A good enough reason to join the band, circa 1969:
A while back I wrote about a beautiful tribute that President Lovett penned at the death of George Perkins, the Institute’s head custodian for many years:
At the time, I looked everywhere I could think of for a photograph of Mr. Perkins but came up empty. Then earlier this week I idly opened a photo folder labeled “Mr. Dennis.” Mr. Dennis, who was in charge of the power plant, was most definitely in there but according to the label on the back of the image (written in Miss Dean‘s hand, and she should know) was Mr. Perkins and his son:
That’s Perkins on the left, Dennis on the right, and “son Perkins” in the middle. It’s undated but quite early; late teens I’d guess.
Bonus: Of master planning there is no end.
This photo from yesterday’s batch is also undated but I can definitely date it to after the 1990 Economic Summit:
Remember the pots from this post about Economic Summit landscaping? They’re upside down but still the same pots.
Bonus: There’s been a significant cart upgrade in the intervening years.
The other day I wound up with a very strange little box in my hands. It contained a stack of polaroid pictures of broken stuff: corroded pipes, cracked vents, malfunctioning equipment of all kinds across campus that needed to be repaired or replaced. None of it was especially interesting since you can’t really tell one busted pipe from another.
There were, however, a few exciting images of something that is rarely photographed–the area behind Abercrombie and along Rice Boulevard that is the home of the Facilities Department. I freely admit that I don’t have a good understanding of this. On top of that they are undated and I can’t be sure they were taken at the same time:
I have a decent grasp on this next one because of the rectangular piece of the building that’s sticking out on the right:
You can still see it in this picture I took this morning, straight ahead and with the ladder attached to the side:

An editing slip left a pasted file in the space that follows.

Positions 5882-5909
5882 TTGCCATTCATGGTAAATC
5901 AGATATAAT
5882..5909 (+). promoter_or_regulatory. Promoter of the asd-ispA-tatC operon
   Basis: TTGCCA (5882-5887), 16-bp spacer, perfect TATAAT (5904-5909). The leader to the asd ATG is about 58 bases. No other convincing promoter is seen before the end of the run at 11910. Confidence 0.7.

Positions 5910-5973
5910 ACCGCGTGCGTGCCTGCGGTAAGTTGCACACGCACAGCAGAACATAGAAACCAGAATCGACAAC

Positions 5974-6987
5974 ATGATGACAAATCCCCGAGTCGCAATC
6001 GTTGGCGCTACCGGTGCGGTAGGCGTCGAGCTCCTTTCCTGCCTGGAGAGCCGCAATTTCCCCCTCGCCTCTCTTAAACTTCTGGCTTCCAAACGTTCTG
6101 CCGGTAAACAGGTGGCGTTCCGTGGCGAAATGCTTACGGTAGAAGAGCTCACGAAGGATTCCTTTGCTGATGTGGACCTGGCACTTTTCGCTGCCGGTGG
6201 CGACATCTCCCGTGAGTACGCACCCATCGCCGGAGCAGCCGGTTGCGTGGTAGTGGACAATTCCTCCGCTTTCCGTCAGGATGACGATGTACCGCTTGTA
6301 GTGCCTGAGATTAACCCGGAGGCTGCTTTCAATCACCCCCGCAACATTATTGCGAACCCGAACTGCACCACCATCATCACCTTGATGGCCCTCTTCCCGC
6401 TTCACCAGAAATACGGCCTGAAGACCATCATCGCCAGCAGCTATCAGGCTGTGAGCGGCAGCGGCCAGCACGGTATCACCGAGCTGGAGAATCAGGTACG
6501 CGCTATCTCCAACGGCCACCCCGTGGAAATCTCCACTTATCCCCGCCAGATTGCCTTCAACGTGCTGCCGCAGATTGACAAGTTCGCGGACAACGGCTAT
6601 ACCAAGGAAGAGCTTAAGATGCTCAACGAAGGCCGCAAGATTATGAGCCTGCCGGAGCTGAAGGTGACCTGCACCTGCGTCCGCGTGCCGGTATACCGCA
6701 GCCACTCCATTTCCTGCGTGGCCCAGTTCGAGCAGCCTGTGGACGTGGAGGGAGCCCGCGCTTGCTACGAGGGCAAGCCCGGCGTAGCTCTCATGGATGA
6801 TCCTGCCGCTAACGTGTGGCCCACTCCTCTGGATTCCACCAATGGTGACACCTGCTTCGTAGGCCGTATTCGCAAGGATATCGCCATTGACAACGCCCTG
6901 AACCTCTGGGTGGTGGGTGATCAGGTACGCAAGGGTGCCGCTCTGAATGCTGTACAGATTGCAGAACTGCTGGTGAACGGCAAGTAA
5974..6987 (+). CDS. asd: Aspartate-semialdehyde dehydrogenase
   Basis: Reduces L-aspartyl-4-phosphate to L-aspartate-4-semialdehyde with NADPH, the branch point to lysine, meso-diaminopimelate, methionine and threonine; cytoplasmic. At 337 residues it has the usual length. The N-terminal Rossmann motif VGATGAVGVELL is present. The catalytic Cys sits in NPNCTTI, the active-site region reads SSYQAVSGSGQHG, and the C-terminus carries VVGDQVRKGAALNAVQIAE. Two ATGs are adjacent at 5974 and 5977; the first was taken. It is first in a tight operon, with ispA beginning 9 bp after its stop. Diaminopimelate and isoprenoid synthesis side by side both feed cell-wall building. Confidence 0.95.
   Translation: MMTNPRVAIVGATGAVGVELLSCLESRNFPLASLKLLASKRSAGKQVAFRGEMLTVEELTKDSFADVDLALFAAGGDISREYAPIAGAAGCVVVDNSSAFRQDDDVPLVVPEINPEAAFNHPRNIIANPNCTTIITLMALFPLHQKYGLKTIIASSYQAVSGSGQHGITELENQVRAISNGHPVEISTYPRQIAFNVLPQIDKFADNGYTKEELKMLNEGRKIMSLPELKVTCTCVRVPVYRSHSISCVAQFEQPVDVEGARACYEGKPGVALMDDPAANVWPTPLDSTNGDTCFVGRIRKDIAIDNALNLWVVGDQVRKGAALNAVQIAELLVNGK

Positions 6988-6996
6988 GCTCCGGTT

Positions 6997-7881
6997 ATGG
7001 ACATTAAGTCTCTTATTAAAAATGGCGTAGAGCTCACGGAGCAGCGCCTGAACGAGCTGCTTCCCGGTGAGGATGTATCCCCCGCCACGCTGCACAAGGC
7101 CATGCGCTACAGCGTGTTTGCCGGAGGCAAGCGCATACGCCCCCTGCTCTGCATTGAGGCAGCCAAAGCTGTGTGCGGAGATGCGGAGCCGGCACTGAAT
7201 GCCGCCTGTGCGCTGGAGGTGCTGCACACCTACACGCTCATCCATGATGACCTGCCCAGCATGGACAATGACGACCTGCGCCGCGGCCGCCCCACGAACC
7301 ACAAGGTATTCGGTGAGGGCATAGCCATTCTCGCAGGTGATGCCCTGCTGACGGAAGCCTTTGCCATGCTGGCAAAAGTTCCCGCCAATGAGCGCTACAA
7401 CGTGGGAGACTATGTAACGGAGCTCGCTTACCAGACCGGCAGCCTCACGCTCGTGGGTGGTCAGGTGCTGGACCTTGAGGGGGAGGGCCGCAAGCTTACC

And from the other side you can see how much the building has changed. The rectangular piece is at the end on the left:
So I’m wondering a couple of things. How do these pictures fit together? Dates? And for the first and third–where in the world was the photographer standing?
I’ve got a special one for tomorrow.
Bonus: Unconventional Wisdom.
In May of 1941 Edgar Odell Lovett submitted his resignation after 34 years as president of Rice. At a dinner held at Homecoming that November he was presented with the second Rice Alumni Medal for Distinguished Service by Harvin Moore, president of the ARA:
Lovett didn’t get out quite so cleanly, of course, as the press of war made finding a replacement impossible. He continued to serve until the arrival of William Houston in 1946. I admire very much the selflessness of the work he performed these last years, laboring on at a time when age and weariness must surely have made it a struggle.
I recently ran across the copy of Will Rice’s remarks that were read by Moore at this event:
Mr. Rice got his wish 71 years later, but that’s really not so bad in University Time and it’s a beauty:
Today is the last day of classes AND San Jacinto Day!
Bonus: Not “ahead” so much really. It was more like “above.”
I’ve had occasion lately to be thinking about the construction of Lovett Hall. I went back to a collection that was in part the topic of my second post on this blog: Sundry Contracts. As it turned out there are over a dozen boxes of these records, all of which came from the files of Arthur Cohn, and among them are several folders of materials that document the construction contracting process from beginning to end.
Here’s the very beginning, a letter from Cram, Goodhue and Ferguson to Edgar Odell Lovett, accepting the job of designing the first campus plan and buildings:
The very next day Lovett wrote to trustee Emmanuel Raphael with the exciting news:
Lovett’s statement to the local newspapers did indeed get there in time for the Sunday papers, which were pressing for action and hungry for any bit of information about the new Institute’s progress. This article was published on August 29:
Bonus: If you’re looking for strange you can usually count on a bassoonist.